There are many ways to volunteer. Most people choose to do so locally.
But one Picatinny Arsenal employee travelled halfway around the world to the African nation of Mali to volunteer two years of his time with the Peace Corps.
"I heard about the Peace Corps in high school; sometime in college I decided I wanted to do it before I got too settled in with my post-college life," said Matthew Clemente. "To be honest, I never fully educated myself about what the Peace Corps was."
Clemente, a mechanical engineer at the Munitions Engineering Technology Center, said that he did not choose the country he eventually went to, nor did he know very much about it.
"There's not a whole lot of information out there on Mali, so my expectations were limited. I knew it'd be hot and I knew the people would be really welcoming," Clemente said. "Most of my expectations were actually exceeded; it was hotter then I'd imagined and the people were even friendlier."
The West African nation of Mali is the only country where the Peace Corps serves that is also a Federal Service hardship post, said Clemente. "Unfortunately, because you volunteer, there's no bump in pay."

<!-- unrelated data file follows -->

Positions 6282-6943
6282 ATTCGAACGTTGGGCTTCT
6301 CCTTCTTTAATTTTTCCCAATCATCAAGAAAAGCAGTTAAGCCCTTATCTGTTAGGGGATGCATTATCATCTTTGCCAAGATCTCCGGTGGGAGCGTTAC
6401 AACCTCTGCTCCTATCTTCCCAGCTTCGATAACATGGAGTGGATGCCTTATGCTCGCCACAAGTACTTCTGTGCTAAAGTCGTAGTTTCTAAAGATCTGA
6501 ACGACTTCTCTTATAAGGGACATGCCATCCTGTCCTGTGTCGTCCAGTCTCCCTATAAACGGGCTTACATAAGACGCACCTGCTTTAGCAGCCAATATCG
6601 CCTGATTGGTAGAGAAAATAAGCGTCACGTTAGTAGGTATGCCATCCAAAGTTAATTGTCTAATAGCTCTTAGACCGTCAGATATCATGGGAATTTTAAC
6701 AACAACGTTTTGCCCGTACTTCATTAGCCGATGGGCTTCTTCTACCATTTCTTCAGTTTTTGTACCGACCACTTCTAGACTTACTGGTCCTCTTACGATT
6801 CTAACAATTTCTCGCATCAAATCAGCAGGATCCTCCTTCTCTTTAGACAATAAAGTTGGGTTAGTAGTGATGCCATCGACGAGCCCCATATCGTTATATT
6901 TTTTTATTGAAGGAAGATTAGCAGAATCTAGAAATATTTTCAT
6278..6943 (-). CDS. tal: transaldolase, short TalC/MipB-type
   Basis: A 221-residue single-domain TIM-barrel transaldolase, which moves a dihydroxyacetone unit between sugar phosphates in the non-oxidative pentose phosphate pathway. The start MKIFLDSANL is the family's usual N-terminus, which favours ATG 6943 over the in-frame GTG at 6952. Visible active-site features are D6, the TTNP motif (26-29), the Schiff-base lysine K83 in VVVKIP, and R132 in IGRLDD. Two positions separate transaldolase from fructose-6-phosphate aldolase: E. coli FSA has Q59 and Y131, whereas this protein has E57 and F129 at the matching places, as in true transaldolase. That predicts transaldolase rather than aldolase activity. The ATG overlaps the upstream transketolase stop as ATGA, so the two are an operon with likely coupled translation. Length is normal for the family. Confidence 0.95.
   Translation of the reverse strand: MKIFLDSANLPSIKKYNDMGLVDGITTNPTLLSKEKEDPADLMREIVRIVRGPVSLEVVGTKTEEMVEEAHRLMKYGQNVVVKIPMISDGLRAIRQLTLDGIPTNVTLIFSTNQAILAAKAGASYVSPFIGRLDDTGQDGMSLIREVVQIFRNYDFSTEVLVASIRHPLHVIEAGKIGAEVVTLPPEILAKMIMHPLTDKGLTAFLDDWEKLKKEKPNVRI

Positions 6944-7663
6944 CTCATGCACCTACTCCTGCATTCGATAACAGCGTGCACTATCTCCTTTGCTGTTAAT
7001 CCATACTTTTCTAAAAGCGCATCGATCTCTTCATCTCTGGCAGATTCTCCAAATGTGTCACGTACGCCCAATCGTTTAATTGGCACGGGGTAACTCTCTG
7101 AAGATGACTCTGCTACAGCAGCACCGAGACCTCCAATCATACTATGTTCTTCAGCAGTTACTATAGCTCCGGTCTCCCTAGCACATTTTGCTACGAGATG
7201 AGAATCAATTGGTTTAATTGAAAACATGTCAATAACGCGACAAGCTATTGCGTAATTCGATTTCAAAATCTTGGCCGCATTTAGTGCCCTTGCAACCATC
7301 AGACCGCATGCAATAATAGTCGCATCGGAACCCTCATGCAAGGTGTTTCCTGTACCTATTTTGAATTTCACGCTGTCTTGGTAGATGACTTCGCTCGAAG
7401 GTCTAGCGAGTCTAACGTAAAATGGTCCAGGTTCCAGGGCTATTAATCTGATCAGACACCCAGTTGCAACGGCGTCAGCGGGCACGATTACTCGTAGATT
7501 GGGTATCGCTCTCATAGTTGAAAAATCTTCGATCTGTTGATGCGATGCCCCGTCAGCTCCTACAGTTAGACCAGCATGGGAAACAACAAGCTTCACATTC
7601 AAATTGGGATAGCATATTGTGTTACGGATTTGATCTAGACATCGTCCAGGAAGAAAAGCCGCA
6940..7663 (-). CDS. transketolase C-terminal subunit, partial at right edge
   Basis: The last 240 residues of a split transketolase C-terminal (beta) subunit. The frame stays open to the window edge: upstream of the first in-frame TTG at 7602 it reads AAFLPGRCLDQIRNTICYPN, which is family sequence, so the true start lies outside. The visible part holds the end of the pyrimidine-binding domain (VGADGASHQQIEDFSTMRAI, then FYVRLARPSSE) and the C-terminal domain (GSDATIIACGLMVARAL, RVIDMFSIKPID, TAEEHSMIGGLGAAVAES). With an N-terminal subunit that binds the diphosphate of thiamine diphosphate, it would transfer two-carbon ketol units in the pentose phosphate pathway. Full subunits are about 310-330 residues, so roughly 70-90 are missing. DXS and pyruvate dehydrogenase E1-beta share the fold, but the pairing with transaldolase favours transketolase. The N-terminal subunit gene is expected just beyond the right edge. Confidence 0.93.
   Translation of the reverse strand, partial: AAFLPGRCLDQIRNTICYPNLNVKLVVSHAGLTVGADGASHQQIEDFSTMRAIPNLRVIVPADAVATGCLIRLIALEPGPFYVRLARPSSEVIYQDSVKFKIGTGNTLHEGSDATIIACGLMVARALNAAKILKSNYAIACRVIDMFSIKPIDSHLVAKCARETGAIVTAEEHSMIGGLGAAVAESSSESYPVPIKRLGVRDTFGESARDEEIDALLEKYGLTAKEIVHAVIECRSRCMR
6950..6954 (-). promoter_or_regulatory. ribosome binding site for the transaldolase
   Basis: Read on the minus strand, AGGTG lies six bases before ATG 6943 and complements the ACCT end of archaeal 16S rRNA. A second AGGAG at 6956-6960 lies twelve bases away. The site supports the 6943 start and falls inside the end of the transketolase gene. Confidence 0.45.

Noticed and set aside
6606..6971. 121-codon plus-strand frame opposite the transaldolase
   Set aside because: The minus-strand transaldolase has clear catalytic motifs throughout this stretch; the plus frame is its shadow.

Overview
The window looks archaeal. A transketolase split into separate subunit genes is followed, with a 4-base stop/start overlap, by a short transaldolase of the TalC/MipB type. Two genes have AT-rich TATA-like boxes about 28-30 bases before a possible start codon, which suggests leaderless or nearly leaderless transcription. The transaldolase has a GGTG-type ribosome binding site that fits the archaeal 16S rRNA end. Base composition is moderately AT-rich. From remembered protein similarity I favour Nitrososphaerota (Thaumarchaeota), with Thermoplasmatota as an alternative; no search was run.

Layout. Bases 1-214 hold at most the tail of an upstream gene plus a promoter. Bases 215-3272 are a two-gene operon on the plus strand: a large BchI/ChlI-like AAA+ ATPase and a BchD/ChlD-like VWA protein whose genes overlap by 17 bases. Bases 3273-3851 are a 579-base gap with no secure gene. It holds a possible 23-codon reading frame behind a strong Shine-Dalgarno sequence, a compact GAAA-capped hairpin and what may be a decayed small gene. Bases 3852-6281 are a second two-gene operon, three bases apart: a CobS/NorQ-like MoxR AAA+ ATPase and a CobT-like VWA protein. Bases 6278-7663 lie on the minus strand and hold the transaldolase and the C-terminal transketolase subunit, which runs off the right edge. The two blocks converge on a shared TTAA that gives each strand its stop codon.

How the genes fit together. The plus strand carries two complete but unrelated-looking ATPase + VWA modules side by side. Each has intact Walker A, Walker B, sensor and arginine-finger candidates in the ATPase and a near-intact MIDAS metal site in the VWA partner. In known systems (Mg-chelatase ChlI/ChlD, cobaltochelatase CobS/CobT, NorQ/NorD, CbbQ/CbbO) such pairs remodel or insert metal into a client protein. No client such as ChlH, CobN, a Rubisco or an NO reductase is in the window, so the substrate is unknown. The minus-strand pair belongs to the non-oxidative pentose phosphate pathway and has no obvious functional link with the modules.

According to Clemente, Peace Corps volunteers are given the opportunity to choose which region of the world they want to serve. But the Peace Corps places volunteers where they willl be most useful based on their skills and experience. Upon his assignment to Mali, Clemente chose to go to the southernmost region of Sikasso.
"It's the farthest you can get from the Sahara and it's considered the immoral region of Mali," Clemente said. "Sikasso's known for slanged out language and their animist beliefs. I loved it."
In Mali, Clemente's work centered on water and sanitation projects. His largest project was building a latrine. But what he enjoyed the most was the way he could work on and complete his projects.
"Some volunteers like to hold meetings every week and pressure people with established times and events," he said. "Spending time with Malians is what led to the style of work I prided myself on: informal.